Crediton & District

St Fagans

Visit to St Fagan’s open-air museum 6th September, 2017

History & Local History Group and Churches & Historic Buildings Visiting Group

The weather was excellent and got better as time went on. Everyone was on time at every critical point, which made my job a lot easier. Our driver, Wesley, must be about the best locally available – we arrived early both in getting to Cardiff and in returning home to Crediton.

I think all of us found the museum fascinating. The diversity of buildings gathered on a 100 acre site is incredible, from a circular pigsty to a dovecote, a cockpit to smithy together with cottages, sawmills, farmhouses, churches, a school & a castle There are almost 50 of them; most of them furnished as they would have been at the time of their construction staffed by knowledgeable attendants. We found it impossible to see everything in the 5 hours available to us and most of us were dog-tired by the end of the day. Wesley got us back to Crediton by 7.30pm – allowing most of us to get home in the light. I have already had quite a number of requests for a return visit.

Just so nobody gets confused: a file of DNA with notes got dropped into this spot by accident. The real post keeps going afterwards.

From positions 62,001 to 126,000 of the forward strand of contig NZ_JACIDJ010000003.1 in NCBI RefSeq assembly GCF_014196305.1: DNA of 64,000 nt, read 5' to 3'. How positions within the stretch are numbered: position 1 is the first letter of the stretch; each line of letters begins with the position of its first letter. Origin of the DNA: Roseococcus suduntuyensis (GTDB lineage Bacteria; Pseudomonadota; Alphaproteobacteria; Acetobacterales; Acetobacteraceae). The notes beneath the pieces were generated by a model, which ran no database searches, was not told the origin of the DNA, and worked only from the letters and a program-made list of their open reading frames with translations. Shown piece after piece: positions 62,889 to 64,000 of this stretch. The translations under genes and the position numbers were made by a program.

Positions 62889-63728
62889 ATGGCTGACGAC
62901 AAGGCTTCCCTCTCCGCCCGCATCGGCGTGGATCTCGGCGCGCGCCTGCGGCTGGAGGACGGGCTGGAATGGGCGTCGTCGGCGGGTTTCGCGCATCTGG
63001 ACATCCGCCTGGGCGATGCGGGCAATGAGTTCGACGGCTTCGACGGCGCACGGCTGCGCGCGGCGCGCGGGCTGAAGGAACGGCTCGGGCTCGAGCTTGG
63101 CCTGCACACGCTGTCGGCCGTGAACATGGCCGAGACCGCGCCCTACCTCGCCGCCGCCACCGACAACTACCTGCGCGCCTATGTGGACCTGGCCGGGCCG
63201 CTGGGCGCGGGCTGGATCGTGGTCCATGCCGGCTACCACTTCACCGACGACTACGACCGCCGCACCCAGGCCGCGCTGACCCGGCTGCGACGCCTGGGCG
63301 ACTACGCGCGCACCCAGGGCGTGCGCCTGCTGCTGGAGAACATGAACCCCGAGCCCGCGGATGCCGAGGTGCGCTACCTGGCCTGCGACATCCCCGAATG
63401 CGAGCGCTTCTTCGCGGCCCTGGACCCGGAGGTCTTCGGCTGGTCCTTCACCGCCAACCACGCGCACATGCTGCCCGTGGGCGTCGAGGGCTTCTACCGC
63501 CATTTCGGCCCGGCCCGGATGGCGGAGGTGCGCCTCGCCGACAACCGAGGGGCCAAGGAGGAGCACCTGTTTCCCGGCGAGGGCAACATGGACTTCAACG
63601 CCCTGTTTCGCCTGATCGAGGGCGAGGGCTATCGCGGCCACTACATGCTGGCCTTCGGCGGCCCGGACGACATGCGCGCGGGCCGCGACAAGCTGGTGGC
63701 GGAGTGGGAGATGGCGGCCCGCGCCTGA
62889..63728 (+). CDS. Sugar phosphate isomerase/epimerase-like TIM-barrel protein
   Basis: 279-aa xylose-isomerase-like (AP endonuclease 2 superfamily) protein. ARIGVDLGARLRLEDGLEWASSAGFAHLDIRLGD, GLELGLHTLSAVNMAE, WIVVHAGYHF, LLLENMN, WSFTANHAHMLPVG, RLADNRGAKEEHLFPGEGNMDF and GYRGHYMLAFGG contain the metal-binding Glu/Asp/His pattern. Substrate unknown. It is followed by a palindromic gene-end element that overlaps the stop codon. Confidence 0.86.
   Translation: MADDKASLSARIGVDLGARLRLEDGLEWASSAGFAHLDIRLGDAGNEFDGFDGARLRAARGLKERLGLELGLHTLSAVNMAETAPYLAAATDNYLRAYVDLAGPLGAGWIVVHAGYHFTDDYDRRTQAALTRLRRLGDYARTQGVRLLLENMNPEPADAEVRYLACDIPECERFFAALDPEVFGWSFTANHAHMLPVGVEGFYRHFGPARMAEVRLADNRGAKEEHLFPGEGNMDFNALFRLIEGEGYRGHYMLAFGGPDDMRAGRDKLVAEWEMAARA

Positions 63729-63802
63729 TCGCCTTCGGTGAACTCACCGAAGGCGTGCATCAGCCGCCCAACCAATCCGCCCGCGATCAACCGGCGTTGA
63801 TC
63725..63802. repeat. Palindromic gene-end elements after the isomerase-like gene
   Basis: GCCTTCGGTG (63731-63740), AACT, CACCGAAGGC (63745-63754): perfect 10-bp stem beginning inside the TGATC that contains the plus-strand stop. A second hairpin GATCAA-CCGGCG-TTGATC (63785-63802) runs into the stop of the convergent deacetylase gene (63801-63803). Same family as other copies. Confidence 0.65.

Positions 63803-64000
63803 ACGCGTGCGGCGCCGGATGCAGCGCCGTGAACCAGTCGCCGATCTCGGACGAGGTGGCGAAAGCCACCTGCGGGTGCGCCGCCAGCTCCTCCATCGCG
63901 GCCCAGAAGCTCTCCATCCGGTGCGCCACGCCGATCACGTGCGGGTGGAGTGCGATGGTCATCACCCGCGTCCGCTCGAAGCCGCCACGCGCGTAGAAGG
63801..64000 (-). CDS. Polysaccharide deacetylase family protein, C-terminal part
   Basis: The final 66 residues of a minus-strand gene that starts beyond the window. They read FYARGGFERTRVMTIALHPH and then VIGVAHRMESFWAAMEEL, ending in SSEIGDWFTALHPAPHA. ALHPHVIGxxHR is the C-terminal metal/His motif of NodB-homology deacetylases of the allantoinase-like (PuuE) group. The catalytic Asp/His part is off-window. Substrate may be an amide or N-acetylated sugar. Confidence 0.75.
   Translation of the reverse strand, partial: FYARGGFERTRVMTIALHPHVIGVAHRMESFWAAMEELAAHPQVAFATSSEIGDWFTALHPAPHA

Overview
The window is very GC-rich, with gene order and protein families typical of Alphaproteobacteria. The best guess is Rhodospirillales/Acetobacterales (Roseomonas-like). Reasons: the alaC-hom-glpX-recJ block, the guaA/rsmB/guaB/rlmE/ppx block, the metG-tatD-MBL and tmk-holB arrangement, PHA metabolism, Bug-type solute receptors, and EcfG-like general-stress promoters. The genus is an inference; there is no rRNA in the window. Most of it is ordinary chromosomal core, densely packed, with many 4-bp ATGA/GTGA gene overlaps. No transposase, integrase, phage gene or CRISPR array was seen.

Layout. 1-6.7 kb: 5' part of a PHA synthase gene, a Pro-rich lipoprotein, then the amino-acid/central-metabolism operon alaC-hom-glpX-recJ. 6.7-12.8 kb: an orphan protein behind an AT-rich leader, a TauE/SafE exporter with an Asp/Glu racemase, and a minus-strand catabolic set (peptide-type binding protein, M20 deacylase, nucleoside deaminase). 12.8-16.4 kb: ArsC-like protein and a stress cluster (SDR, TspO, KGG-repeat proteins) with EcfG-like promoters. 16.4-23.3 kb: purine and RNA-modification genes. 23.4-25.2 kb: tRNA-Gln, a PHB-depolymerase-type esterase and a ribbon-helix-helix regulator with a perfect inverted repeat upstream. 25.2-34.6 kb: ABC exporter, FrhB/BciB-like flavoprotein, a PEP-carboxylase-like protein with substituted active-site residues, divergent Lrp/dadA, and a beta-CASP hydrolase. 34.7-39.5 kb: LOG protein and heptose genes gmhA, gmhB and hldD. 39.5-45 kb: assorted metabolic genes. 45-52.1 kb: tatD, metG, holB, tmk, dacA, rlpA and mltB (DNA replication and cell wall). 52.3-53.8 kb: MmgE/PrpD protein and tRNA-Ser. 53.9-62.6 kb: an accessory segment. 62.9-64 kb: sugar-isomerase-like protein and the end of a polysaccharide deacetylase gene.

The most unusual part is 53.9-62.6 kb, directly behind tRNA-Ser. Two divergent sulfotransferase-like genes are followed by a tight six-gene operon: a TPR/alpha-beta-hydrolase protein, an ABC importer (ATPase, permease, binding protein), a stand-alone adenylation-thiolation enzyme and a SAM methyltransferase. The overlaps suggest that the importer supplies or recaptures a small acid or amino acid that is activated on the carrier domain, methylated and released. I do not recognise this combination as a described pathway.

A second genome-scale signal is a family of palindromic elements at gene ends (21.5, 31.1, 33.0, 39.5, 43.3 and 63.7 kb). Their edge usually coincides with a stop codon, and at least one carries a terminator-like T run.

The two buildings that I found most interesting were
i) the C12th or C13th St Teilo’s church (originally in Tal y Bont, Glamorgan) which has been redecorated as it would have been just before the Reformation. The resident guide was incredibly knowledgeable about everything contained in it.

ii) the line of cottages from Myrthyr Tydfil, Glamorgan built in 1795. The six houses have been displayed at different periods of their history, namely 1805, 1855, 1895, 1925, 1955 and 1985. In this way the changes in the buildings, their contents and their gardens can be shown.

There is quite a bit of ongoing work at the museum, but the big – and very impressive – visitor centre, seems to have been completed. It was interesting to compare St Fagan’s with another open air museum – Beamish in County Durham. They are very different places., Beamish has a lot more concentrations of buildings in the form of complete streets, but St Fagan’s has more diversity. Beamish has a lot more staff visible – mostly dressed in periodic costume. The biggest difference between the two places as that Beamish costs £19 per adult visitor and St Fagan’s is absolutely free.

Keith Barker

Photos courtesy of Keith Barker, Anne Logan and Geoff Mangan